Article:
When you've got organizations like Aetna, Etsy, Kickstarter, and Meetup talking about the importance of mindfulness in their cultures and leadership styles, you know that business is radically changing.
As I spent time learning about "Mindfulness in the Digital Age" at the Wisdom 2.0 conference, it became apparent to me that mindfulness is indeed becoming mainstream. While I wouldn't call its pace break-neck, more like clipping along, mindful practices like mediation, compassion, self-awareness, and wellbeing are moving into the business world.
And here's the cool part--while the mindfulness movement is gaining some momentum you can get in now and still be considered an early adopter.
Wisdom 2.0 has a core mission "to not only live connected to one another through technology, but to do so in ways that are beneficial to our own well-being, effective in our work, and useful to the world."
I've been pondering the relationship between success and happiness for quite some time. My two days at the Wisdom 2.0 conference reignited the questions once again: Can you be an ambitious, successful person while also being a mindful, happy person? Can you really have both?
I know the idea that success and happiness are mutually exclusive is a remnant from a bygone era. I also know it just doesn't jive with how many successful people live their lives and run their companies.
So why is it a notion that some people continue clinging to? Why do we keep perpetuating the big lie that success can only be achieved at the expense of a happy life?
First, let's define success.
Most of us define success solely as achievement--when you meet enough goals, acquire enough possessions, or assume enough power then you're successful.
While I agree that achievement is an important part of success, used alone it is a short-sided response to the question, "What is success?" Perhaps success is a bit more complex than that.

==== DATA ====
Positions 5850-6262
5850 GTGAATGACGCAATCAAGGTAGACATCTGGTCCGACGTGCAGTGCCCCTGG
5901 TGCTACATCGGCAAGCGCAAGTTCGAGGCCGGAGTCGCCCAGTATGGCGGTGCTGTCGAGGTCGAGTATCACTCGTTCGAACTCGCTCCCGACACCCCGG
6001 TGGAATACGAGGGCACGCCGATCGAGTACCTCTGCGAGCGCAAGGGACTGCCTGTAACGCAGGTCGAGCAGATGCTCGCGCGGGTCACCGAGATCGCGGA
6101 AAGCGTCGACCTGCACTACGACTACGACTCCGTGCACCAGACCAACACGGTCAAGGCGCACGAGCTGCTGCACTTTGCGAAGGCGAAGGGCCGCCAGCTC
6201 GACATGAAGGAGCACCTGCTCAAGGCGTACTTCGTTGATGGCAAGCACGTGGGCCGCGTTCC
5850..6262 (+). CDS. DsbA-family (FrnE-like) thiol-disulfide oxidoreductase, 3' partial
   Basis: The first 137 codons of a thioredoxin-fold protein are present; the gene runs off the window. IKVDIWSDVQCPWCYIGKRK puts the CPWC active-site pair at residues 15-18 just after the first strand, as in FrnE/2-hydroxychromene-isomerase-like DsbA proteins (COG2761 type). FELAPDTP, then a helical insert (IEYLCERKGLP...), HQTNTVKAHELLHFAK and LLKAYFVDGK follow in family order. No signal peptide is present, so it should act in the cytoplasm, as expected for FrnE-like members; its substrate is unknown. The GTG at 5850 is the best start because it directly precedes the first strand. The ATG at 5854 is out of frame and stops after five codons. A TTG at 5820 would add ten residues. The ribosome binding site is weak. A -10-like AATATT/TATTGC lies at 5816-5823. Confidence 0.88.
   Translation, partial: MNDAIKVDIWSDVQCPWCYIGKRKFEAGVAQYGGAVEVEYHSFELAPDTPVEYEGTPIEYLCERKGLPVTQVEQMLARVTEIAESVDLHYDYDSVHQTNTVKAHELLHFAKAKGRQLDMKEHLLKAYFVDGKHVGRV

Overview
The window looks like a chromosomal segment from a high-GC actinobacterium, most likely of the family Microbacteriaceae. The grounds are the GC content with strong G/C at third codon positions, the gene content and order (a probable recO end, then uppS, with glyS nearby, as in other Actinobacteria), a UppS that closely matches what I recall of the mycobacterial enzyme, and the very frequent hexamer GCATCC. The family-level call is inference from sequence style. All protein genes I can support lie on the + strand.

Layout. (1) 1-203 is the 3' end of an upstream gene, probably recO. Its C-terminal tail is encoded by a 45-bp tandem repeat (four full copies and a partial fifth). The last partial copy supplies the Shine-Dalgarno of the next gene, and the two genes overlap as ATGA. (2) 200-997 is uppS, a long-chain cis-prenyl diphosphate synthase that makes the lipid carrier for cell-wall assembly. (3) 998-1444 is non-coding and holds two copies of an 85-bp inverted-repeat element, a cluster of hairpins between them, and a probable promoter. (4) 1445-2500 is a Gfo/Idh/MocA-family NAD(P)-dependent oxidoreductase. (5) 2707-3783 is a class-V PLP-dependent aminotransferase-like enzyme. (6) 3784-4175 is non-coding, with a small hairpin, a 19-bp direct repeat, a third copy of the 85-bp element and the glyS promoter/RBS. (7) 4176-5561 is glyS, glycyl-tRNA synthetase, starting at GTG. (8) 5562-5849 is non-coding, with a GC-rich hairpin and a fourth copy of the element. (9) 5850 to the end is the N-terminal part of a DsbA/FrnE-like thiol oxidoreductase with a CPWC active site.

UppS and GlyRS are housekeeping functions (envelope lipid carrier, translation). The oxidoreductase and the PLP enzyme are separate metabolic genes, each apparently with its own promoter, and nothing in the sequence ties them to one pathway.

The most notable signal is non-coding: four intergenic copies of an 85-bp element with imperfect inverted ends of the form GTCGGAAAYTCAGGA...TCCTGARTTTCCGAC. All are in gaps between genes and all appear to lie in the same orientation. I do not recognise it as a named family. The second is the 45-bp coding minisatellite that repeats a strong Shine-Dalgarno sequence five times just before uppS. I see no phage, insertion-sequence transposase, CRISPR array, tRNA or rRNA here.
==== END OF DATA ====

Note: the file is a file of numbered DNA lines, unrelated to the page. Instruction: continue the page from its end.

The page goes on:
Arianna Huffington is using her Third Metric movement to urge us to redefine success "to include well-being, wisdom, wonder, compassion and giving" in order to "chart a course to a new, more humane, more sustainable definition of success."
Not Mutually Exclusive
No longer do business leaders have to choose between leading a compassionate, healthy, and happy life and running a successful company that shares those values.
For the really successful people I know, it's not enough just to meet goals, acquire power, and have beautiful things--although those can be wonderful and used for good purposes.
They also want to create a life where they can enjoy and share those things with others. Successful people also know that how they live their lives is every bit a legacy as what they leave behind.
What would you consider "success" for you? Writing a bestselling book? Raising a grateful and happy child? Leading people to achieve great things and to love their work? Building a world-famous brand? IPO?
Whatever those worthy goals are, might I encourage you to think broader, not bigger?
Rather than just adding more goals to your already accomplished life, think about the longevity of your life and how you want to live it. Are you building a life to enjoy success once you've achieved it?
So, here's the lie: You can't be successful and happy.
And here's the truth as I see it: Success and happiness are intricately connected, require constant negotiating between the two, and ultimately feed one another.